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Nov 4, 2012

The Kline Directive: Technological Feasibility (2a)

Posted by in categories: defense, education, engineering, ethics, military, open source, philosophy, physics, policy, scientific freedom, space, transparency

To achieve interstellar travel, the Kline Directive instructs us to be bold, to explore what others have not, to seek what others will not, to change what others dare not. To extend the boundaries of our knowledge, to advocate new methods, techniques and research, to sponsor change not status quo, on 5 fronts, Legal Standing, Safety Awareness, Economic Viability, Theoretical-Empirical Relationships, and Technological Feasibility.

In this set of posts I discuss three concepts. If implemented these concepts have the potential to bring about major changes in our understanding of the physical Universe. But first a detour.

In my earlier post I had suggested that both John Archibald Wheeler and Richard Feynman, giants of the physics community, could have asked different questions (what could we do differently?) regarding certain solutions to Maxwell’s equations, instead of asking if retrocausality could be a solution.

I worked 10 years for Texas Instruments in the 1980s & 1990s. Corporate in Dallas, had given us the daunting task of raising our Assembly/Test yields from 83% to 95%, within 3 years, across 6,000 SKUs (products), with only about 20+ (maybe less) engineers, and no assistance from Dallas. Assembly/Test skills had moved offshore, therefore, Dallas was not in a position to provide advice. I look back now and wonder how Dallas came up with the 95% number.

Impossibly daunting because many of our product yields were in the 70+%. We had good engineers and managers. The question therefore was how do you do something seemingly impossible, without changing your mix of people, equipment and technical skills sets?

Let me tell you the end first. We achieved 99% to 100% Assembly/Test yields across the board for 6,000 SKUs within 3 years. And this, in a third world nation not known for any remarkable scientific or engineering talent! I don’t have to tell you what other lessons we learned from this as it should be obvious. So me telling Dr. David Neyland, of DARPA’s TTOI’ll drop a zero” at the first 100YSS conference in 2011, still holds.

How did we do it? For my part I was responsible for Engineering Yield (IT) Systems, test operation cost modeling for Overhead Transfer Pricing, and tester capacity models to figure out how to increase test capacity. But the part that is relevant to this discussion was team work. We organized the company into teams, brought in consultants to teach what team work was and how to arrive at and execute operational and business decisions as teams.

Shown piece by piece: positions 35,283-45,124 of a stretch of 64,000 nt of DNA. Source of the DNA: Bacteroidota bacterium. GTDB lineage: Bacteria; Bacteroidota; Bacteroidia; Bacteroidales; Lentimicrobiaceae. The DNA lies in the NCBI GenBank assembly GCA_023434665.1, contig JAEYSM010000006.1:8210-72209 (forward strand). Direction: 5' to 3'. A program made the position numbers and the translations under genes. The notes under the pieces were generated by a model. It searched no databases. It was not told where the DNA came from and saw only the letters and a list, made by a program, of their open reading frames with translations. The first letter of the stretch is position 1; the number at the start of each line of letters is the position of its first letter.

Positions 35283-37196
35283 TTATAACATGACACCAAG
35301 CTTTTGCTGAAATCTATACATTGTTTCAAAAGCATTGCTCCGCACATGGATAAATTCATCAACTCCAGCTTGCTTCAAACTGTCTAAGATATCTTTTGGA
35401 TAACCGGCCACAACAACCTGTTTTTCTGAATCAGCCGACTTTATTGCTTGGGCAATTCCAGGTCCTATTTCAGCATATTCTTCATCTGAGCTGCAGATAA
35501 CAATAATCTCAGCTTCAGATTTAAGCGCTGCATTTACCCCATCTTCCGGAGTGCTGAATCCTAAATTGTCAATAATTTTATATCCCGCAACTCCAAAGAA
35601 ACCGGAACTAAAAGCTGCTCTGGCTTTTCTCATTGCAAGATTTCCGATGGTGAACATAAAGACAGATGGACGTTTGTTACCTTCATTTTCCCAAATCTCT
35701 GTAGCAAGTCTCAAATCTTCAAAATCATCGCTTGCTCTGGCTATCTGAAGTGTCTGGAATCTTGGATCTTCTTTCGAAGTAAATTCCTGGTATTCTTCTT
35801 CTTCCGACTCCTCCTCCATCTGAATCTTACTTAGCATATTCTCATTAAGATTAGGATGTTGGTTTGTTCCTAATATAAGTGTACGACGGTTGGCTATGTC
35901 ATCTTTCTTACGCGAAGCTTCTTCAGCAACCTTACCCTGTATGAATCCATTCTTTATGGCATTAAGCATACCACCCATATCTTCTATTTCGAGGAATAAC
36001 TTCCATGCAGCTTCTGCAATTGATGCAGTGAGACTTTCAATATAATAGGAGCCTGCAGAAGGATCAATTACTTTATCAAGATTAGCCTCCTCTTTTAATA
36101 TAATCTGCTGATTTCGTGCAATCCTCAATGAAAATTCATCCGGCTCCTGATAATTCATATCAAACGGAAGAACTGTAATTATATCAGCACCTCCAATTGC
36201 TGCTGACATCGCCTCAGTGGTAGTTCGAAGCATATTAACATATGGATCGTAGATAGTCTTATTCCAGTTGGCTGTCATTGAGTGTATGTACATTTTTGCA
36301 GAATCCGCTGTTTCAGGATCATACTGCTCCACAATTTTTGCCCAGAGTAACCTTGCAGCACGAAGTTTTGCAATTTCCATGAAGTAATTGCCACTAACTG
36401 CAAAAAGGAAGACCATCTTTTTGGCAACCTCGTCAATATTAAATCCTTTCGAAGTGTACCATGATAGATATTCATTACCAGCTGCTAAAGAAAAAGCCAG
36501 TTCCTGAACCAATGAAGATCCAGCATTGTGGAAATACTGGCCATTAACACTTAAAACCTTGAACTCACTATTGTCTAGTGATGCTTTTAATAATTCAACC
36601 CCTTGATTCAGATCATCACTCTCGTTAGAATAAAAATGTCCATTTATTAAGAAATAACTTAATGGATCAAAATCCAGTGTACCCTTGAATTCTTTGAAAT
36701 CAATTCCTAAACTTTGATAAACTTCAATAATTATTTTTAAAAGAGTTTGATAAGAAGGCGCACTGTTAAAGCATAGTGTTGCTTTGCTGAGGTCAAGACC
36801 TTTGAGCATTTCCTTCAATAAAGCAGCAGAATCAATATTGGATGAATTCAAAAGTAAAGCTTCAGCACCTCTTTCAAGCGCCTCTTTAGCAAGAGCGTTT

And one of the keys to team work was to allow anyone and everyone to speak up. To voice their opinions. To ask questions, no matter how strange or silly those questions appeared to be. To never put down another person because he/she had different views.

Everyone from the managing director of the company down to the production operators were organized into teams. Every team had to meet once a week. To ask those questions. To seek those answers. That was some experience, working with and in those teams. We found things we did not know or understand about our process. That in turn set off new & old teams to go figure! We understood the value of a matrix type organization.

As a people not known for any remarkable scientific and engineering talent, we did it! Did the impossible. I learned many invaluable lessons from my decade at Texas Instruments that I’ll never forget and will always be grateful for.

My Thanksgiving this year is that I am thankful I had the opportunity to work for Texas Instruments when I did.

So I ask, in the spirit of the Kline Directive, can we as a community of physicists and engineers come together, to explore what others have not, to seek what others will not, to change what others dare not, to make interstellar travel a reality within our lifetimes?

Previous post in the Kline Directive series.

Next post in the Kline Directive series.

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Benjamin T Solomon is the author & principal investigator of the 12-year study into the theoretical & technological feasibility of gravitation modification, titled An Introduction to Gravity Modification, to achieve interstellar travel in our lifetimes. For more information visit iSETI LLC, Interstellar Space Exploration Technology Initiative.

Solomon is inviting all serious participants to his LinkedIn Group Interstellar Travel & Gravity Modification.